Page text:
Disruption

at 12:35 AM

Commencement season is here, and with it, the inevitable commencement speech controversies. But this year, things seem particularly aggrieved. College students are protesting speakers such as Condoleeza Rice, Christine Lagard and former UC Berkeley Chancellor Robert Birgeneau.

In return, the students are being called "arrogant" and "immature" in the Los Angeles Times. They're even being told, by a "fellow Millennial" on The Daily Beast, to "shut the hell up."

Popular sentiment has turned solidly against college students. But I just read David Foster Wallace's legendary Kenyon College commencement speech, and while college students can be arrogant and, yes, immature, protesting is part of their job. Wallace, even as he warns against arrogance, said choosing what to think about and how to think -- these are the goals of a college education. Critical thinking means you're free to make up your own mind, to make impassioned arguments, even if they may be wrong.

And they're not always wrong. This year marks the 50th anniversary of the seminal moment for collegiate intellectual passion. It was then and it was here, in the Bay Area, where the Free Speech Movement was born.

In December of 1964, frustrated by the intransigence of the University of California, Mario Savio stood on the stairs of Sproul Hall and said:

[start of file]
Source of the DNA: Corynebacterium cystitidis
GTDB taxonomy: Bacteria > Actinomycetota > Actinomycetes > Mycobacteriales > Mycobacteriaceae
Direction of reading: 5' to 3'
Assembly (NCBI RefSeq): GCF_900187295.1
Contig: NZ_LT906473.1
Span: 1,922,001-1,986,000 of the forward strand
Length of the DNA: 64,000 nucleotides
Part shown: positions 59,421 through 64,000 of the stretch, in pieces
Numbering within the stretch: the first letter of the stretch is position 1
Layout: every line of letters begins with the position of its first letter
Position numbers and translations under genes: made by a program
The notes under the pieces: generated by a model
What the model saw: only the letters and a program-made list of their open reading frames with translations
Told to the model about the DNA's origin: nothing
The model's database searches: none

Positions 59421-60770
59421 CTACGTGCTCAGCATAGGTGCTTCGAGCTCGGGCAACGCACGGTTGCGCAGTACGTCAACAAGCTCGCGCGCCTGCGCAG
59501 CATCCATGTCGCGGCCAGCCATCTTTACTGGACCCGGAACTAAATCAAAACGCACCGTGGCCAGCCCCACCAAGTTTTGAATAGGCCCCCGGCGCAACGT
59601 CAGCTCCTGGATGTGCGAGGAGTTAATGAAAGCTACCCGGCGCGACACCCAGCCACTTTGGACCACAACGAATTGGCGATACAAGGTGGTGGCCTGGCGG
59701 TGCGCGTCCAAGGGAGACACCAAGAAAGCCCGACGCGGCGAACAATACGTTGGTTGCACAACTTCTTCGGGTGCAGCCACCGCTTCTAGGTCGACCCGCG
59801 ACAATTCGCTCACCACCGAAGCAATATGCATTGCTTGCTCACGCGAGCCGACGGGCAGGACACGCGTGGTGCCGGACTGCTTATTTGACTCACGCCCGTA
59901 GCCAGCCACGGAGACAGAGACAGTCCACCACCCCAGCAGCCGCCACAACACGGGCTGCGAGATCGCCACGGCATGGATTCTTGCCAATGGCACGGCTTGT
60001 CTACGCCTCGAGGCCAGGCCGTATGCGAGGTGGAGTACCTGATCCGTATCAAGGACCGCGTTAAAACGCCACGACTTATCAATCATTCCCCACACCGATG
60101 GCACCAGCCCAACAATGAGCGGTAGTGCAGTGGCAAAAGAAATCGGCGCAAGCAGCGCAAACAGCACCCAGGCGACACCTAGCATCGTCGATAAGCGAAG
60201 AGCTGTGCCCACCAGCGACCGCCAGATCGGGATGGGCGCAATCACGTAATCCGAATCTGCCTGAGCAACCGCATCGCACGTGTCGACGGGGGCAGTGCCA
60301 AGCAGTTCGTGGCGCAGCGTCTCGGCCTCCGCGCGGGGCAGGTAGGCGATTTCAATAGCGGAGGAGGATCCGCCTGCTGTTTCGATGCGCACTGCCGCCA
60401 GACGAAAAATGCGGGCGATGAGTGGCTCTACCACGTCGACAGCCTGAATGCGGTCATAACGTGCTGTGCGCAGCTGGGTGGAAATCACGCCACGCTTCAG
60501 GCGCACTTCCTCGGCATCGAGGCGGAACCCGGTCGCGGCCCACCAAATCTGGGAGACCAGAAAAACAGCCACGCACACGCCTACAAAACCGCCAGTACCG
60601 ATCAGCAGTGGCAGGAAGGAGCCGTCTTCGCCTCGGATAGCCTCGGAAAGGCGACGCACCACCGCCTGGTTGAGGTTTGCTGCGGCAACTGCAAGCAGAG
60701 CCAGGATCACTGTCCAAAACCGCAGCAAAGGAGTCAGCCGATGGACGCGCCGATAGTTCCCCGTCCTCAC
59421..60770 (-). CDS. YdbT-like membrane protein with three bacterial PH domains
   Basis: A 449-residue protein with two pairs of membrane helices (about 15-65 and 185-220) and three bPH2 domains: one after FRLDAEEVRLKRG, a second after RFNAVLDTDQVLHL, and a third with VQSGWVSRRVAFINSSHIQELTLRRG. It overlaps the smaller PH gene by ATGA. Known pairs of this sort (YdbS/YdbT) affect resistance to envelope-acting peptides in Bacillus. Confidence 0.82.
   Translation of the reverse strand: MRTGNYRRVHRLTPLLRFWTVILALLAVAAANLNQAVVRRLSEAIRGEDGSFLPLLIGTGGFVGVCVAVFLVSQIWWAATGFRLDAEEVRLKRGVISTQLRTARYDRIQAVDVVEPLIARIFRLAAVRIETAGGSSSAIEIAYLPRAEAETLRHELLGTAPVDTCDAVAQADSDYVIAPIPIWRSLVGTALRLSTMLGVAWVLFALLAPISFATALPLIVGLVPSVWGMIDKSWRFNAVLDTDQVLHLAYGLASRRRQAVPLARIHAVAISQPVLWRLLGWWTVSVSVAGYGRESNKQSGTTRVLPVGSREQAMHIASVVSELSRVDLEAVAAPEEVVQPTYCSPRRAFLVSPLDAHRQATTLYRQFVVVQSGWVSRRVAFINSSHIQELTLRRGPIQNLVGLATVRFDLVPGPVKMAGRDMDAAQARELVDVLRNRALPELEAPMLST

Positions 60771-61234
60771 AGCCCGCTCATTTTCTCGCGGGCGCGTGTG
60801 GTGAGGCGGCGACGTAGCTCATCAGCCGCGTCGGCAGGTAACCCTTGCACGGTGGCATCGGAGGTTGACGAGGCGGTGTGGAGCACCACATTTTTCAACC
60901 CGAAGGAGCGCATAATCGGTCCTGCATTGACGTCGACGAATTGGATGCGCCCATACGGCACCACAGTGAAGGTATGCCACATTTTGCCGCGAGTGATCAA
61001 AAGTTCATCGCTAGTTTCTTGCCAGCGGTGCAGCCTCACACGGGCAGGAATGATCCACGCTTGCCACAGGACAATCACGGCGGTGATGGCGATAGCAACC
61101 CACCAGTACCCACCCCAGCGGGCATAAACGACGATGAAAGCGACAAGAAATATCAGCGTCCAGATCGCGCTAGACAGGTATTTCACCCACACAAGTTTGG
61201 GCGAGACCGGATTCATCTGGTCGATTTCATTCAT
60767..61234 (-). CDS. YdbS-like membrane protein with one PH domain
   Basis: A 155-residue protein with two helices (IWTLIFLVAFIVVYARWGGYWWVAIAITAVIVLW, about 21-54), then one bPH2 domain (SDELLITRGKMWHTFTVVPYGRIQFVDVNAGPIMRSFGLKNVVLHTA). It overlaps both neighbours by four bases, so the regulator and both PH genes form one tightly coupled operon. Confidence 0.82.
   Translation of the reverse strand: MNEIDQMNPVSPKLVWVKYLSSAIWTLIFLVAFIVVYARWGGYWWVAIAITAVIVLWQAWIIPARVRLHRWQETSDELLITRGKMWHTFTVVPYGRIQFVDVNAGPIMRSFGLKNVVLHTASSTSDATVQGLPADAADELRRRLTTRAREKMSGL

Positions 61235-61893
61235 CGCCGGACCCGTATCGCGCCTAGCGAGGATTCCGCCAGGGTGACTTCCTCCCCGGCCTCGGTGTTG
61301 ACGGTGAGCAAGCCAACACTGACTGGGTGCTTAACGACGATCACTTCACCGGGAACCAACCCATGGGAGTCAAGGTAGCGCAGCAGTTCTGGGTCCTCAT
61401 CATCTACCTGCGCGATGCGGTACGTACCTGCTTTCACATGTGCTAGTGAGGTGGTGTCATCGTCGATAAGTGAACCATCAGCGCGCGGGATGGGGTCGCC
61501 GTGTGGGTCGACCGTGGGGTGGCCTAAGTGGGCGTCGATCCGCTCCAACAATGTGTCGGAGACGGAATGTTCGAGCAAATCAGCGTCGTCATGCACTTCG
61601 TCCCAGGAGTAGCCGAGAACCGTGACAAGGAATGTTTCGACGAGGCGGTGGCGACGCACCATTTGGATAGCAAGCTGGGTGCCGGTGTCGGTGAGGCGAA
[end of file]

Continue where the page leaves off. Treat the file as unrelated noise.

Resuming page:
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"There is a time when the operation of the machine becomes so odious, makes you so sick at heart, that you can't take part; you can't even passively take part, and you've got to put your bodies upon the gears and upon the wheels, upon the levers, upon all the apparatus, and you've got to make it stop. And you've got to indicate to the people who run it, to the people who own it, that unless you're free, the machine will be prevented from working at all."

Universities have the right to tell their students to "shut the hell up," but it is also the hard-fought right of university students to fight that muzzle. To throw their bodies upon the gears and upon the wheels. Upon the levers. Because unless you're free, the machine wins.  

With a Perspective, I'm Gordon Wright.

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Gordon Wright is a publicist and freelance writer. He lives in Marin.

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